Writers: Henry Lewis, Jonathan Sayer & Henry Shields
Director: Mark Bell
Set Designer: Nigel Hook
Reviewer: Fraser MacDonald
Cornley Polytechnic Drama Society have finally done it. They’ve found the perfect play that can be cast without adapting the whole show. Not only that, they’ve hit the big time and are about to embark on a national tour to some of the biggest auditoriums in the country. With a crack team of actors, a diligent backstage team and an enthusiastic directorial debut, what can possibly go wrong?
Bringing the suspense, drama and action of Murder at Haversham Manor to the stage, in fact, proves to be a little bit more of a challenge than it first seems. Clumsy actors, dodgy set design and missed cues are only the start of the problem.
Mischief Theatre’s The Play That Goes Wrong returns to Glasgow’s King’s Theatre with a bang… and a crash and a wallop. The razor-sharp play is instantly recognisable to anyone familiar with the amateur dramatic scene. It is a riotous send up of all things theatre, from pretentious directors to half-arsed stage hands, but it succeeds because the audience do want these hopeless amateurs to succeed. No matter how pained the drama on stage appears, we do secretly root for just one line to be delivered without disaster striking. Such is the emotional investment in the characters, they cannot be more loved by the audience they play to.
Bursting – sometimes literally – onto the stage in its first Act, it is relentless in tickling us to the point of hysteria. One would not be surprised if the local GP would prescribe it to induce labour. It is insistent in its calamity, with one mistake causing the next in a delightful domino of disaster. One cannot look at any moment without seeing something more rib-tickling that the last. It truly is a masterclass in comedy, merging out-and-out slapstick with a slick and snappy script for the perfect potion of mishap.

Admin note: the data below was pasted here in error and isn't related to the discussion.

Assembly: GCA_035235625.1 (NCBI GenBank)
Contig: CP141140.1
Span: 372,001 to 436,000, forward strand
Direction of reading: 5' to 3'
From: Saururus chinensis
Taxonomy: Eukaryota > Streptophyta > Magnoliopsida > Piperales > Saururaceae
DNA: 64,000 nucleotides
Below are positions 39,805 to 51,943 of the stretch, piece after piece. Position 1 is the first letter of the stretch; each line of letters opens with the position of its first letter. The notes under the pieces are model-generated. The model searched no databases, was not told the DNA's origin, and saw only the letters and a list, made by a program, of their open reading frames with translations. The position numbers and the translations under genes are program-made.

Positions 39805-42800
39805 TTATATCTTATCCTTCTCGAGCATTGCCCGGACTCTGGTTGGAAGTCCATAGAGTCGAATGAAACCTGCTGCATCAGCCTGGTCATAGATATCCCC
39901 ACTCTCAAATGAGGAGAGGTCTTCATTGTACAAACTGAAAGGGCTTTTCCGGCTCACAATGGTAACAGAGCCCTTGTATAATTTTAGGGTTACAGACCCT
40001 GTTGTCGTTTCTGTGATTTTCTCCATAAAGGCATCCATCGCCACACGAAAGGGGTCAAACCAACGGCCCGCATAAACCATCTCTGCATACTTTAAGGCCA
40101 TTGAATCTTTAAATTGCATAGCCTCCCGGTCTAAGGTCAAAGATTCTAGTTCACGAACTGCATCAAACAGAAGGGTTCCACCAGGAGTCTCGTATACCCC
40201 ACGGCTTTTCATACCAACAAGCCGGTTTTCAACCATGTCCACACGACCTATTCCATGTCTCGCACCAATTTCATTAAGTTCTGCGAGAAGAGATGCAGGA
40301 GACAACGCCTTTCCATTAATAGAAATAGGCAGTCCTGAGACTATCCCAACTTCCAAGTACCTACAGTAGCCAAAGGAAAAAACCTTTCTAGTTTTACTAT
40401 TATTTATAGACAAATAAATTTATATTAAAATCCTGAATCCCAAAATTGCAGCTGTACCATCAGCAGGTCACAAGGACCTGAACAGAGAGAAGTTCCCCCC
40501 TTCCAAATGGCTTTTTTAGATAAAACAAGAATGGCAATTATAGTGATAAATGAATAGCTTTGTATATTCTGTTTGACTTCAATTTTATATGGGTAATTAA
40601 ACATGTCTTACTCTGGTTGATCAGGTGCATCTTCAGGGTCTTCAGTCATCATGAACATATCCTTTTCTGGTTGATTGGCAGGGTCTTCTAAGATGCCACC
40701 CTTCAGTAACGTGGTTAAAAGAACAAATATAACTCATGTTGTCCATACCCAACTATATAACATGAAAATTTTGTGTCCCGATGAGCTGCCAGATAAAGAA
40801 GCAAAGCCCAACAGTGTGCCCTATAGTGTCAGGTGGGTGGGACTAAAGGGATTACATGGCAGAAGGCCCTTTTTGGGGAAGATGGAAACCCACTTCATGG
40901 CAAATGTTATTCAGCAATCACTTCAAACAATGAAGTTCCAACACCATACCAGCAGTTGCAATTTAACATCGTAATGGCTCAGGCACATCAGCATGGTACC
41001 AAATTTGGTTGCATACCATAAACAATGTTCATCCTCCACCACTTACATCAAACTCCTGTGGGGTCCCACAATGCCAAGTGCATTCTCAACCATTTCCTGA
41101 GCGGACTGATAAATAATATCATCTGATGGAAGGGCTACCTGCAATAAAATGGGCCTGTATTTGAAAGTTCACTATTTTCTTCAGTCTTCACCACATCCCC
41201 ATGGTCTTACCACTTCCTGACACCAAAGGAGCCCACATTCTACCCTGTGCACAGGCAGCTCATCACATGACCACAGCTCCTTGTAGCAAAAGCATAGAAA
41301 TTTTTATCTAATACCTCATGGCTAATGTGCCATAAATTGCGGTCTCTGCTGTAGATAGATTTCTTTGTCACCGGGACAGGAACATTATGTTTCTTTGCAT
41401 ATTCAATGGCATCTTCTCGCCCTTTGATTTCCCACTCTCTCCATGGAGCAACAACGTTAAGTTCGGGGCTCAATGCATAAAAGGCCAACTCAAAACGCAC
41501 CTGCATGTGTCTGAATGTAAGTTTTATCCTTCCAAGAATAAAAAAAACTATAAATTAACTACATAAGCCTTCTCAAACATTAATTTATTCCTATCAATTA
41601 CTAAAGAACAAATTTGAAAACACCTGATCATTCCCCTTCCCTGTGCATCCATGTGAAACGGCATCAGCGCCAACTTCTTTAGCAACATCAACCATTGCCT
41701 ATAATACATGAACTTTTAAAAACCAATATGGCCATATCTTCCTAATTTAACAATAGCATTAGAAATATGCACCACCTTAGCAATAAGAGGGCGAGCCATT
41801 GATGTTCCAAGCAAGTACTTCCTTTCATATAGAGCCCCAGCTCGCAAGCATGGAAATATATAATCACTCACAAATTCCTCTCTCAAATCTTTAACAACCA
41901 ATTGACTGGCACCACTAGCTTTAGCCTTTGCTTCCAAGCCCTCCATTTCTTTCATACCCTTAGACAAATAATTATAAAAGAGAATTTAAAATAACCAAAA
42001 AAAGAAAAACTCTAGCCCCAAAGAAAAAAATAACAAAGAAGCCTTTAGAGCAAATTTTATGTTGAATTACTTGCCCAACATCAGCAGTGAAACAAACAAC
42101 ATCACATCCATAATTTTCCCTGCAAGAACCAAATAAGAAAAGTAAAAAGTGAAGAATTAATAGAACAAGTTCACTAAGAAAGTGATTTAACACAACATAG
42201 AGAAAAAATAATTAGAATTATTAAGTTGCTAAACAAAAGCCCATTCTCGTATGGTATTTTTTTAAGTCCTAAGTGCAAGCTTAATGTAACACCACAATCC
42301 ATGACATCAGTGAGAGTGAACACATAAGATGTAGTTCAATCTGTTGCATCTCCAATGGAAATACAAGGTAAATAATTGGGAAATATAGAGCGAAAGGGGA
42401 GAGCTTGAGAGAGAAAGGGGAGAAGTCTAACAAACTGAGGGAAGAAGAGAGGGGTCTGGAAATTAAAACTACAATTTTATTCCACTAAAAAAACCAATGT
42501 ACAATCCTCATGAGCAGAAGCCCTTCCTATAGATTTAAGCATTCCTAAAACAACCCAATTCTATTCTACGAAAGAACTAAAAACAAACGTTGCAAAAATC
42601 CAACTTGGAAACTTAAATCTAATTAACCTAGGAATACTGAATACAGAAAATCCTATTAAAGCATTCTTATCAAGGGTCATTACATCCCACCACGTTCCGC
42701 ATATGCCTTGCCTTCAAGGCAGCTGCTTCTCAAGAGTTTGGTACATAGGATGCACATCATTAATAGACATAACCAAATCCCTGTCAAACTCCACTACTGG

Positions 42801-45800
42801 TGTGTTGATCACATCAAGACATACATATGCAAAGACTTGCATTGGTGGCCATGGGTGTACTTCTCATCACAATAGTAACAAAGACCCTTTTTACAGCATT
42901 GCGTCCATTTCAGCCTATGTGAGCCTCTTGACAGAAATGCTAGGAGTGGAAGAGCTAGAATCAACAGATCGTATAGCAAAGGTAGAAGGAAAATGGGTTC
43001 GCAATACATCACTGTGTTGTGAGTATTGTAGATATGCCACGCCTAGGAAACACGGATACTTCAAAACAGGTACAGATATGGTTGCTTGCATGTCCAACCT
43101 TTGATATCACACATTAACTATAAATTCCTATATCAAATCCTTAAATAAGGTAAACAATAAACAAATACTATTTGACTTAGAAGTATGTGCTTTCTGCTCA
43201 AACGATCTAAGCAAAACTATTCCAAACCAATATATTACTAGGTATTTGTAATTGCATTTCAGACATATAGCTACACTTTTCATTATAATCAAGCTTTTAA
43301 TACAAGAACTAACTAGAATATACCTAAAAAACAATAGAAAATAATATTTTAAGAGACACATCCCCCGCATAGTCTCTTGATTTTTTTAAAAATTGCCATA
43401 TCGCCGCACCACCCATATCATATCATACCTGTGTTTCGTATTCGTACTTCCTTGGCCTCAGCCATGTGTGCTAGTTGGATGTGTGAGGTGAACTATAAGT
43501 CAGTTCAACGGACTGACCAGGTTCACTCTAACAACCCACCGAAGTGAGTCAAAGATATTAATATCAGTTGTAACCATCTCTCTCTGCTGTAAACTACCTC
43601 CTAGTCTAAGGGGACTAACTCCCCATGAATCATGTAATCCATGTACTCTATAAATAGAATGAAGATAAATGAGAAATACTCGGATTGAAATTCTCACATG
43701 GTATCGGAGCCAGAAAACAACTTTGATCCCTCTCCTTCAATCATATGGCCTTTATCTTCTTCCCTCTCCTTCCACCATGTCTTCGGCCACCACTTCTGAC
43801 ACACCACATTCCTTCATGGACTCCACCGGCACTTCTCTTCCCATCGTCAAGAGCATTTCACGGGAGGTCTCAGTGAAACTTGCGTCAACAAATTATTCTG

Its second Act is a little more subdued, not in its efforts admittedly, but rather that by this point the audience are so immersed in the calamity they become immune to laughs that, one hour before, would have created hysteria. It is always difficult to come back from an interval and pick up from where you left off, but it doesn’t quite have the hold that its first Act does. This is no fault of the production; rather in the nature of comedy itself. This said, some of its most spectacular failures (intentional, it is important to add) appear in this half and the production ensures its audience are never far from the next over-the-top, spectacular catastrophe.
The fine line between genuine disaster and orchestrated chaos is incredibly well walked in Nigel Hook’s set; where most productions would shy away from the set being a focal point, here it is vital enough to qualify as another cast member. The entire ensemble performs a difficult act, allowing chaos to prevail whilst being in complete control. Their timing is crucial, with each an essential cog in the wheel to ensure the whole production runs smoothly… or otherwise. Bobby Histerton’s Max is a particular crowd pleaser, whilst Benjamin McMahon is a true delight in what is, unbelievably, his first professional performance since graduating from drama school.
It really is impossible not to love what Mischief Theatre have created here. The Play That Goes Wrong is sure to entertain even the most discerning theatre goer, and whilst we may laugh at the joyous calamity that enfolds in front of us, it is without a doubt that there is a right way of doing things wrong.
Runs until 3 March 2018, the touring | Image: Robert Day